SOLVED: Why 200,000 Endangered Antelope Mysteriously Died
Update (4/18/16): Recent lab results have confirmed theories that last May's mass die-off of 211,000 saigas (initially estimated at 60,000) was caused by a bacteria-related infection. While scientists have pinpointed Pasteurella multocida as the culprit, they have yet to determine what triggered this normally harmless bacteria to become so deadly.
Another mass die-off took its toll on an already endangered species as 60,000 animals mysteriously died earlier this summer. And we still don't know why, according to a recent article in Live Science.
Saigas, a type of antelope known for their prominently shaped noses, have been dying at alarming rates this year. Though other species occasionally experience massive die-offs, this one is particularly worrisome, because there are only a few saiga herds left in the world: several in Kazakhstan, one in Russia and one in Mongolia.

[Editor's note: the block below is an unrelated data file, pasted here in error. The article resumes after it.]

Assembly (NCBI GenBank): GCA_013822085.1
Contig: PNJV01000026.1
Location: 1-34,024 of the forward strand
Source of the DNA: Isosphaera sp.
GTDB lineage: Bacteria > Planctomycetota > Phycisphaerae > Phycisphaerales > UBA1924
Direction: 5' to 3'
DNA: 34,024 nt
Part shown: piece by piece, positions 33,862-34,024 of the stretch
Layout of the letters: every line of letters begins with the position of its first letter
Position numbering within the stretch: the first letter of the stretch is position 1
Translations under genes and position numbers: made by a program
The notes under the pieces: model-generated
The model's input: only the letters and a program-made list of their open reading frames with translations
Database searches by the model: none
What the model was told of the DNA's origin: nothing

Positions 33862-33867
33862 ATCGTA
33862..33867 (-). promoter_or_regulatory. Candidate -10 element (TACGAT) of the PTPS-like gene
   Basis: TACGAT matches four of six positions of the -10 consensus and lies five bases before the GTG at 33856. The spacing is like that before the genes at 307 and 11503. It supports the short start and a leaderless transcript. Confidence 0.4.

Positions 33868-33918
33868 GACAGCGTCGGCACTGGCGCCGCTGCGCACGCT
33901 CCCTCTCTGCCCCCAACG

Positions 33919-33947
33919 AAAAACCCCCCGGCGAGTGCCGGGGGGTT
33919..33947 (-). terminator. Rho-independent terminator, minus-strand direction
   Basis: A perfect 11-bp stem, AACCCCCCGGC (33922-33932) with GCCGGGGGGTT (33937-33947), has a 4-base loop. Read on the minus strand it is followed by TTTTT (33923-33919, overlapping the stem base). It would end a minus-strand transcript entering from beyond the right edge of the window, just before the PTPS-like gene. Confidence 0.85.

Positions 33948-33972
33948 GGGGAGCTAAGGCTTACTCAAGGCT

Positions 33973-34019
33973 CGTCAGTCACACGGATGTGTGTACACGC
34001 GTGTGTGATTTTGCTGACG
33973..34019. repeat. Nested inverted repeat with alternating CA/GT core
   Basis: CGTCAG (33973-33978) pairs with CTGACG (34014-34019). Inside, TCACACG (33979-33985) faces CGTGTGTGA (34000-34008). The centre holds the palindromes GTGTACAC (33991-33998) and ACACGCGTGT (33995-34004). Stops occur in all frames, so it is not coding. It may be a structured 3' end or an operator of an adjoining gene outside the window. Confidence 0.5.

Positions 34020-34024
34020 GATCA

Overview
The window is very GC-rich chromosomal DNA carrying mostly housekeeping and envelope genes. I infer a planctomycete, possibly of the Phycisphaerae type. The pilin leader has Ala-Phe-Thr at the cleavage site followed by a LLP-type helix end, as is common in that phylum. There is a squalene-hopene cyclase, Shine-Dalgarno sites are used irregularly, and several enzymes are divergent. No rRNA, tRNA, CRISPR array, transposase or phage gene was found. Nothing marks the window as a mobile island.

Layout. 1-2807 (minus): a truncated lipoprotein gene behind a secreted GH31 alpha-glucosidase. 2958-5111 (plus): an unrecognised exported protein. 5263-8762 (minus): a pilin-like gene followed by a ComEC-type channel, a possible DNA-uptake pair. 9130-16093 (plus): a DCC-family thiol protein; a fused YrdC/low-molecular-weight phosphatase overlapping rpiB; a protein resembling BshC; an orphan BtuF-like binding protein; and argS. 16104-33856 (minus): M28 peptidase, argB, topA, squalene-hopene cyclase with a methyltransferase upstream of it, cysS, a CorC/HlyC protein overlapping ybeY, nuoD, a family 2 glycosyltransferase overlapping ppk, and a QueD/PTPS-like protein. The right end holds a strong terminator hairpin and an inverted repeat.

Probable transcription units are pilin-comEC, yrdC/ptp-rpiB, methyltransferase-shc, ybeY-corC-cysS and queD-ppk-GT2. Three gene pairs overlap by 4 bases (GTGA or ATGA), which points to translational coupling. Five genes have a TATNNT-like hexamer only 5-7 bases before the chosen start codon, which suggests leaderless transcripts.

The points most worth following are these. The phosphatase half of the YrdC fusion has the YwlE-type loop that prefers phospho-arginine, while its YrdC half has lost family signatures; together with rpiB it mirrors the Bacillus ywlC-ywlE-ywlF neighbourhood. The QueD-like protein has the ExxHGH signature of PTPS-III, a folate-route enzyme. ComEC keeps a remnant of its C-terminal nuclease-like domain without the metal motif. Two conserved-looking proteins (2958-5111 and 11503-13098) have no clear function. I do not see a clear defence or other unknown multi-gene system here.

Live Science recently interviewed geoecologist Steffen Zuther, who was in Kazakhstan studying a herd of 60,000 saigas, when the incident occurred. In just four days, the entire herd was gone.
Bacteria played a role in the recent saiga deaths, according to Live Science, but the exact cause is still unknown.
Massive die-offs have struck saigas before, such as one that took the lives of 12,000 last year, but this one was unprecedented.
"The extent of this die-off, and the speed it had, by spreading throughout the whole calving herd and killing all the animals, this has not been observed for any other species," Zuther told Live Science.
For now, there are still thousands of healthy saigas in the world, but they are still an endangered species - thankfully, scientists will continue to investigate the specific cause of saiga deaths. Hopefully, they'll find the answer soon.